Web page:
So much has been written about the mind-body connection—and rightfully so. It now seems obvious that our psychological state affects the function not only of the central nervous system, but the heart and every organ in the body. Diseases from cancer to multiple sclerosis to hypertension, and everything in between, demonstrate undeniable links to depression, emotional trauma and unresolved, underlying anger.
We are lucky to have recognized the ways that yoga can stave off dementia and the ways that meditation can increase longevity.
Too little, however, has been written about the mirror image of the mind-body connection—the body-mind connection. Yet we do know that correcting bodily abnormalities can correct emotional ones. Certainly, exercise can improve mood, but that isn’t half the story. We are learning incredible ways in which one’s psychological equilibrium can be optimized by optimizing one’s physical equilibrium.
Simply put, developing physical balance is linked to developing emotional balance. This is not theory, anymore; it is fact. One example: Botox, which prevents the brow from furrowing when we worry, also seems to short-circuit worry itself. When we relax the muscles that contract too powerfully when we are over-wrought, the mind seems to relax, too.
Another example: Probiotics that alter bacterial colonization of the gut can insulate the mind from profound highs and lows of mood.
These examples are just the beginning. Our bodily state influences our mental state in myriad ways.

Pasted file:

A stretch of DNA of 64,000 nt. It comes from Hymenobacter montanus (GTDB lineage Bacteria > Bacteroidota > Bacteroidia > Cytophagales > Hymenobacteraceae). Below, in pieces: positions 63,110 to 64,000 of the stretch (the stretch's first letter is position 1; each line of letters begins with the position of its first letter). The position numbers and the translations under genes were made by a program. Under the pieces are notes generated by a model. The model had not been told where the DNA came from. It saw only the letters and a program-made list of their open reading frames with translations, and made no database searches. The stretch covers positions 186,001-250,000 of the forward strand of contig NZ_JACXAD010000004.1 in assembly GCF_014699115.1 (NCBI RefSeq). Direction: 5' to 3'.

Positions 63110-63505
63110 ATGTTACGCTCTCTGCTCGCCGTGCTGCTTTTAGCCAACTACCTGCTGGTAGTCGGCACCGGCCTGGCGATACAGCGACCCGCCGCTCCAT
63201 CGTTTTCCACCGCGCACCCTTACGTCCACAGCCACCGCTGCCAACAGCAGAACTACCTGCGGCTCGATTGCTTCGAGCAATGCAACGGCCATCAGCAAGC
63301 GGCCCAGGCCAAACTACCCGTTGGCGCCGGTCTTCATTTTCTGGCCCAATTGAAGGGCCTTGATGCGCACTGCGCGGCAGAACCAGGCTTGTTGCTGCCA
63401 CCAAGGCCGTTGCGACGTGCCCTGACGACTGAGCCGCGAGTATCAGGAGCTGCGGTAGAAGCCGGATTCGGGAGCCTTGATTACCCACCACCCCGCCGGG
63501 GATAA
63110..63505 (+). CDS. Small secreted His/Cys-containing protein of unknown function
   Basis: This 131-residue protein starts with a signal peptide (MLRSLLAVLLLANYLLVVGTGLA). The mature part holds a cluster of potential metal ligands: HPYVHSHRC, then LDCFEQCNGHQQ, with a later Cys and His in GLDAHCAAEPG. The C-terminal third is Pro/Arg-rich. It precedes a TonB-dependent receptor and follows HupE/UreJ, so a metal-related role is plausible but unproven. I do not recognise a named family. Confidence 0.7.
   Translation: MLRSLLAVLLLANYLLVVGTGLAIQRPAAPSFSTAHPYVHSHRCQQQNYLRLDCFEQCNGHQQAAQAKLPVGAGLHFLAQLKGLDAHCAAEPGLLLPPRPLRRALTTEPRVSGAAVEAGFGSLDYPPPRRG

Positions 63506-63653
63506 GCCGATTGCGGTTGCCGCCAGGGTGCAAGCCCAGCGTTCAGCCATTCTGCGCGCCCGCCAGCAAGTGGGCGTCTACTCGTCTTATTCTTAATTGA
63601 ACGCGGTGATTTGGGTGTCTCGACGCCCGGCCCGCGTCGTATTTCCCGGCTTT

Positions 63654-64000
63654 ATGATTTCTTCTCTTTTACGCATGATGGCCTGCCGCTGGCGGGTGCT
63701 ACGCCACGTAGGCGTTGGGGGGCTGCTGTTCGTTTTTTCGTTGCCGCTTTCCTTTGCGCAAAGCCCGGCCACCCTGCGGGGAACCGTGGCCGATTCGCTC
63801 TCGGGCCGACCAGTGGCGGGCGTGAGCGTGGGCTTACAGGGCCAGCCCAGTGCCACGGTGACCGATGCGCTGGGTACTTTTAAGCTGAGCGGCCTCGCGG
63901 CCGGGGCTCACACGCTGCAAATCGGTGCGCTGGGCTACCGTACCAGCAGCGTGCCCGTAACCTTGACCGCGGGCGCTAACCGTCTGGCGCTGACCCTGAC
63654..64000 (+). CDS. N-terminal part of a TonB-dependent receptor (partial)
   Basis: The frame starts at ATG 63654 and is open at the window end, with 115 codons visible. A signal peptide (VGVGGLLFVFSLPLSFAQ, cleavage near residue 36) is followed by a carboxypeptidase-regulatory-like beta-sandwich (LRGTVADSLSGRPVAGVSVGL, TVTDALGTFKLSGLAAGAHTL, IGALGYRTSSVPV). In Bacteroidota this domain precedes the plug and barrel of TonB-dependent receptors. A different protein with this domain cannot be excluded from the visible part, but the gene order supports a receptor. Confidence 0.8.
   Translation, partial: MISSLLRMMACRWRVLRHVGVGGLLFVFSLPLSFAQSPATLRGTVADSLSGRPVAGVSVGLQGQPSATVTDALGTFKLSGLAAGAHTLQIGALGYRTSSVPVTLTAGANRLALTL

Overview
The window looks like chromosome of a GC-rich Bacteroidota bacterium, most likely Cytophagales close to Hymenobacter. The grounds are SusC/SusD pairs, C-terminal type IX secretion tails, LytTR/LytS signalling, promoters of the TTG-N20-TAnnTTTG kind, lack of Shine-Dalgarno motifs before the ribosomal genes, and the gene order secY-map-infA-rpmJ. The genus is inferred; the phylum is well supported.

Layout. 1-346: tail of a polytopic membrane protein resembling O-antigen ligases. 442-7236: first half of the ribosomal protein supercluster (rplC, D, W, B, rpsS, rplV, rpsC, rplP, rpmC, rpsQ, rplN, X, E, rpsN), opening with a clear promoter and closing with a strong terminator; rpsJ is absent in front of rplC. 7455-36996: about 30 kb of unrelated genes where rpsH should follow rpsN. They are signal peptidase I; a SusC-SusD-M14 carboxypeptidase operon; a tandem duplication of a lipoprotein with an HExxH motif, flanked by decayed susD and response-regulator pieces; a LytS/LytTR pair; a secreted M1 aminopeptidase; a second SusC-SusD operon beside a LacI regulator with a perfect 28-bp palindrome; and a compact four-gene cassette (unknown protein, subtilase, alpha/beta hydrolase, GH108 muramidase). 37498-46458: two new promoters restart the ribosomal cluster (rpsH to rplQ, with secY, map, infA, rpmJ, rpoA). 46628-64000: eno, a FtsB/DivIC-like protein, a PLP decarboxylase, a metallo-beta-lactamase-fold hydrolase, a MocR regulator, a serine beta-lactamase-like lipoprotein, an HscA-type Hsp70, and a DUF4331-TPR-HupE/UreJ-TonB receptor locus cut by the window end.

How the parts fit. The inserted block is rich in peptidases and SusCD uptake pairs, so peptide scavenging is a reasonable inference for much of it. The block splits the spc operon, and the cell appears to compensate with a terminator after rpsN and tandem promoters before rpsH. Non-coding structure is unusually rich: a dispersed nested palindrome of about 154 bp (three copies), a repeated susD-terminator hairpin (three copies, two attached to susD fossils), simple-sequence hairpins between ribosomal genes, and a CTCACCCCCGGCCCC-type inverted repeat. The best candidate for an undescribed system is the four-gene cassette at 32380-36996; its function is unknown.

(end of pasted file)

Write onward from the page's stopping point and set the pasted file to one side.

Now, physical therapist Kathi Fairbend, MS, RPT is adding a crucial contribution. Her new book, Stand Up to Depression makes the simple, elegant and powerful point that correcting one’s posture can literally pave the way to elevating one’s mood.
As Fairbend makes plain, if you teach yourself to stand up like a person who isn’t depressed, you will be in a better position (quite literally) to become a person who isn’t depressed.
Think about it: If using Botox to block the contractions of a few muscles in one’s forehead can treat depression, imagine what can happen when (with the help of Ms. Fairbend’s book) you learn to stand up to depression, stop slouching, walk confidently and plant your feet firmly on the ground. Dozens of your muscles will resonate with your intention to stand up straight in life, shoulder your troubles and refuse the negative feedback that comes from inadvertently bending an ankle or buckling a knee, with every step you take.
Depression is insidious. It hobbles its victims mentally, but also physically. Reverse the physical decline, and it helps to reverse the mental decline.
I was lucky enough to consult to Ms. Fairbend as she wrote her groundbreaking book through my company Keith Ablow Creative. I have had a front row seat to the birth of a new specialty of physical therapy—physical therapy for the mind. And I can envision a time when, with Ms. Fairbend’s help, thousands of physical therapists will treat hundreds of thousands of patients who come to them not only for help with joints and muscles and bones, but for help with depression and anxiety.
For now, that help can come directly from Ms. Fairbend’s book. Stand Up to Depression stands alone as the way that people can tap into the brilliance of (as I see it) America’s leading physical therapist, a woman whose entire life’s work makes her uniquely qualified to take her readers on a bold new path of healing.
Keith Ablow, MD
The post A NEW BOOK ON HOW TO—LITERALLY—STAND UP TO DEPRESSION (Achieve Good Posture and Trigger Better Mood) appeared first on Dr Keith Ablow.